This class aims to help you uncover what records are now available to help you enhance your knowledge of these elusive family branches, and place this new information in the wider context of your family history project.
Family history research can gain a great deal of social, historical and cultural context from studying records of the occupations pursued by our forebears. This class aims to help you discover the genealogical records that will tell you more about your ancestors’ working lives, and place them within their historical environment.
The main focus will be on the Victorian era, but you will also look at some aspects of occupational history in earlier and later periods. Glasgow will feature strongly, but other parts of Scotland will also be considered.
Anyone researching family or local history is likely to encounter older handwritten records that, at first sight, seem impossible to read or understand. These might include letters, wills, sasines or land records, kirk session and other church records, court records or charters.
In this class, you'll look at different types of old documents and learn tools, tips and techniques to help you decipher the handwriting and unlock the information in each record.
The focus will be on Scottish records, primarily from about 1600-1900, written in old Scots but the tools and techniques can be applied more broadly.
Short genealogical seminars & one-day workshops.
Between 1700 and 1775, possibly 75,000 Scots emigrated to Colonial North America - from the Highlands and Islands (1739 and after), but predominantly from the Lowlands. Some 200,000 Ulster Scots also migrated. There had been attempts at specifically Scottish colonies up to 1707. After 1783, when the United States of America emerged, many more emigrated. This one-day class will explore the reasons for migration, the routes taken and where Scots ended up in America and Canada.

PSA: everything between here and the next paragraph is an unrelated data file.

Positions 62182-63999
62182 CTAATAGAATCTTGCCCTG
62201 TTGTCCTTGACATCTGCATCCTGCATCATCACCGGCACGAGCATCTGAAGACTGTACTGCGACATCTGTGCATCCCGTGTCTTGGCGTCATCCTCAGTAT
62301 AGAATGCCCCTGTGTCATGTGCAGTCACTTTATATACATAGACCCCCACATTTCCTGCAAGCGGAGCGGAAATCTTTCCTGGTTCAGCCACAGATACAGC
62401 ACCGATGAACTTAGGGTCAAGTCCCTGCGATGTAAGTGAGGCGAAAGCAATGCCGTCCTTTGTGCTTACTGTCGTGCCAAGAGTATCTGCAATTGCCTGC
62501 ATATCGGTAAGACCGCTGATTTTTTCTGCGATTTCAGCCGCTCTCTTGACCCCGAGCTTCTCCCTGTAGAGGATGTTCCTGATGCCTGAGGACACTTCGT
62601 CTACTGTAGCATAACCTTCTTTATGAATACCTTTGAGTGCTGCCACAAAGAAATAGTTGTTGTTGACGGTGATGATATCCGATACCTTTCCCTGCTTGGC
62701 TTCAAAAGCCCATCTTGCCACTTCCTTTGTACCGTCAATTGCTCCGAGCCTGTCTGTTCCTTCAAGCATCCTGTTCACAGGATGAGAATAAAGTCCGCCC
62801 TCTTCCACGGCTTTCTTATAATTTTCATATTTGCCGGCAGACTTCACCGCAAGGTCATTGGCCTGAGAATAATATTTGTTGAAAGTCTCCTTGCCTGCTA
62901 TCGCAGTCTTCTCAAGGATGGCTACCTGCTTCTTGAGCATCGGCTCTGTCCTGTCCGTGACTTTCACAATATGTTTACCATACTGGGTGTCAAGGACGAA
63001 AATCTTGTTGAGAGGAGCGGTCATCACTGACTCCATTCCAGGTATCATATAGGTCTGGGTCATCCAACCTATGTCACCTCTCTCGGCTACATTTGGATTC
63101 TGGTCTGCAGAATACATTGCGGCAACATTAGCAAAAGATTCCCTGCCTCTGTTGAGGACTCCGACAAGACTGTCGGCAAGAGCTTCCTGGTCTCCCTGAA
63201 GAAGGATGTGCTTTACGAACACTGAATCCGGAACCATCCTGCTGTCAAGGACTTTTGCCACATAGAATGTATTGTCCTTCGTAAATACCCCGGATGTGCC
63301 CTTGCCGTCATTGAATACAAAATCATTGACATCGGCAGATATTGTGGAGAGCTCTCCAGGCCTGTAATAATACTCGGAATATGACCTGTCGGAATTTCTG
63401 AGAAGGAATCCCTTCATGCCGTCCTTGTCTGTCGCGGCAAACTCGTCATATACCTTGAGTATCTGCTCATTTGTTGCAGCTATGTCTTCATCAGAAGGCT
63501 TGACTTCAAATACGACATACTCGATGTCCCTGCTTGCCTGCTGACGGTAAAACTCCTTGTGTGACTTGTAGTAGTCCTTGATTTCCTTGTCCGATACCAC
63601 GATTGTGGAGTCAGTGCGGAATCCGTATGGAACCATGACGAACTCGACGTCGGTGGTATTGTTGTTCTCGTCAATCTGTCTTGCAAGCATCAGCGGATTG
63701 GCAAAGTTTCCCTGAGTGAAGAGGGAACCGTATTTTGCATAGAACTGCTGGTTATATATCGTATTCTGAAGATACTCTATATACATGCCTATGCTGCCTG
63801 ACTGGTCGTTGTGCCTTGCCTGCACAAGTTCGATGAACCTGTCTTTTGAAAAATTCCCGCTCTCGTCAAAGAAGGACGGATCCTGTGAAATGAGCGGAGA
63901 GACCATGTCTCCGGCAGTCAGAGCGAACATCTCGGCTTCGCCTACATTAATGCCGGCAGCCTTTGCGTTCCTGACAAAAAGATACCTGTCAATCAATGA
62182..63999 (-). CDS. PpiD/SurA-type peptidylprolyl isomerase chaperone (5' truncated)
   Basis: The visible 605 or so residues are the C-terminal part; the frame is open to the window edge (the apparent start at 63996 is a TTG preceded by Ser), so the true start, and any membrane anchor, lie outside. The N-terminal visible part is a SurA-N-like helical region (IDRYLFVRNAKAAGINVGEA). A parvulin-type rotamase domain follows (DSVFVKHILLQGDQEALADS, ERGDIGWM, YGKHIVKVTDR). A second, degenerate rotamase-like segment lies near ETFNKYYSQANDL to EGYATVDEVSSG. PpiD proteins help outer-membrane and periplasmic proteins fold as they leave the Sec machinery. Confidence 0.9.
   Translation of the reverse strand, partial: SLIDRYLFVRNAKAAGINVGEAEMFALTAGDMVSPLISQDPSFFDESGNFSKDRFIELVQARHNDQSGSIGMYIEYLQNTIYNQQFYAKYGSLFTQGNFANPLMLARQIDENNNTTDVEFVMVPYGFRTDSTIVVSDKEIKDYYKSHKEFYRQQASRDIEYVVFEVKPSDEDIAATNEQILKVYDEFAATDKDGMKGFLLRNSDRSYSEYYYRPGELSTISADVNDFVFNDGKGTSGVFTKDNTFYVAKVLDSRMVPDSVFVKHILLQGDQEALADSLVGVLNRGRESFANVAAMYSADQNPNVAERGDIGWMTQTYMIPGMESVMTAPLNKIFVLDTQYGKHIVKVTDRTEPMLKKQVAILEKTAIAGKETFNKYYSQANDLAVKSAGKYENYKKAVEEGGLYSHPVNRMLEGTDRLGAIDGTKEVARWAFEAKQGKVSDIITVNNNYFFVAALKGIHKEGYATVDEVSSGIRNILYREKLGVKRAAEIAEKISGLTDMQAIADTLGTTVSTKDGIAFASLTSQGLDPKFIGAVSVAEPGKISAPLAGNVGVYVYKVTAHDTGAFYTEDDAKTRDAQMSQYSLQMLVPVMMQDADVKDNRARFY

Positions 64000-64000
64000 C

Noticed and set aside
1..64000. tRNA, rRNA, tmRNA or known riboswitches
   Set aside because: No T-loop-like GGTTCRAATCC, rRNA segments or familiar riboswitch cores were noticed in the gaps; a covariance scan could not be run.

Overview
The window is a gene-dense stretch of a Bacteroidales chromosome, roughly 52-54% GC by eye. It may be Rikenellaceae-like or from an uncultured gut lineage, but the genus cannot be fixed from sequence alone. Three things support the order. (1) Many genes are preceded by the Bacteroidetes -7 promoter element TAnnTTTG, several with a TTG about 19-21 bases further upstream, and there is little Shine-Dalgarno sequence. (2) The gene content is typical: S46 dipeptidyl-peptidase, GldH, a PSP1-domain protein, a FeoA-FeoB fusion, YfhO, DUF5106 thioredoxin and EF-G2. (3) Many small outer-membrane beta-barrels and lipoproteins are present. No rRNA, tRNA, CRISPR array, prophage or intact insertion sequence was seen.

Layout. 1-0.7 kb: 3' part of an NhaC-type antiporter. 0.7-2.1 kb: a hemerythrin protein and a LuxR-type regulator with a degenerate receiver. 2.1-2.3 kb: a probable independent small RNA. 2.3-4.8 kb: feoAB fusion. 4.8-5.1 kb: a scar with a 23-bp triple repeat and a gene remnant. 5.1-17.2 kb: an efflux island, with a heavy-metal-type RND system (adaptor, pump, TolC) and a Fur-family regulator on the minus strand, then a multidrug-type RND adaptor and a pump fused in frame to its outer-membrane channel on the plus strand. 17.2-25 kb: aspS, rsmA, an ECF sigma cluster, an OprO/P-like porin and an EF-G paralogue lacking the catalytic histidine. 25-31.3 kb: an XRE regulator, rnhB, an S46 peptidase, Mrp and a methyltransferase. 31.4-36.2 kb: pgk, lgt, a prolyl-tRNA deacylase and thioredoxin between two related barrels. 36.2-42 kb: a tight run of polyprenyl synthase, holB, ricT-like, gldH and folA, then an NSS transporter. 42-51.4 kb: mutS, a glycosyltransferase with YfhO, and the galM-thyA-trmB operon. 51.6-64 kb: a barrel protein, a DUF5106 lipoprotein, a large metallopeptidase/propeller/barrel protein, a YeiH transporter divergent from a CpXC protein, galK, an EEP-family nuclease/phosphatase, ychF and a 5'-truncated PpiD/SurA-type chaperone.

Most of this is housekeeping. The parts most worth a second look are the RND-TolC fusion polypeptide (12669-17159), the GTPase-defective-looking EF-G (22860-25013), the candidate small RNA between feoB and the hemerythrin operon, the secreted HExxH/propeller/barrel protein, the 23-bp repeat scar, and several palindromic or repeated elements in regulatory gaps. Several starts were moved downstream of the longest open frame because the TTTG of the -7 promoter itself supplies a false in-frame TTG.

Scotland makes a distinction between moveable and immovable (heritable) possessions. Up to the 1860s, ‘real’ (as in ‘real estate’) property could not be included in a will or testament.
Wills and testaments are not the same thing, and there were strict laws as to how moveable estate could be bequeathed.
Real estate had to be inherited by the Retours system. However, many people found ways around these strictures - largely by Deeds and by Trust Disposition and Settlements.
This one-day class will explore the relevant laws, and where the documents can be found.
The Clan system is a feature of the Gaelic culture of the Highlands and Islands, and of the Borders.
The majority of Scotland (in population terms) was in the Lowlands, which had no Clan structure, but these do also have Chiefs.
This one-day class will explore how the Clan system came about, and how it was affected post-1746.
Also dealt with, will be the distinction between Clans and Families, the roles and responsibilities of Chiefs then and now.
Finally, the real story of tartans will be discussed, and the influence of the visit of King George IV to Scotland in 1822.
Heraldry (or, more correctly, Armory) is often dismissed as mere symbology.
But there is a body of laws – more strictly enshrined in legislation in Scotland than anywhere else – and a historical, legal and ceremonial context that makes it a strictly regulated part of modern Scotland.
By the end of the day, you should be able to correctly blazon a Coat of Arms and, from a blazon, draw a Coat of Arms; understand the rules, history and context of Arms in modern Scotland and understand the process for obtaining Arms in Scotland.
Enrolment for our Autumn classes will open during August.
You will be able to 'browse' and 'book online' using our online booking system which will be available on this page from mid-August.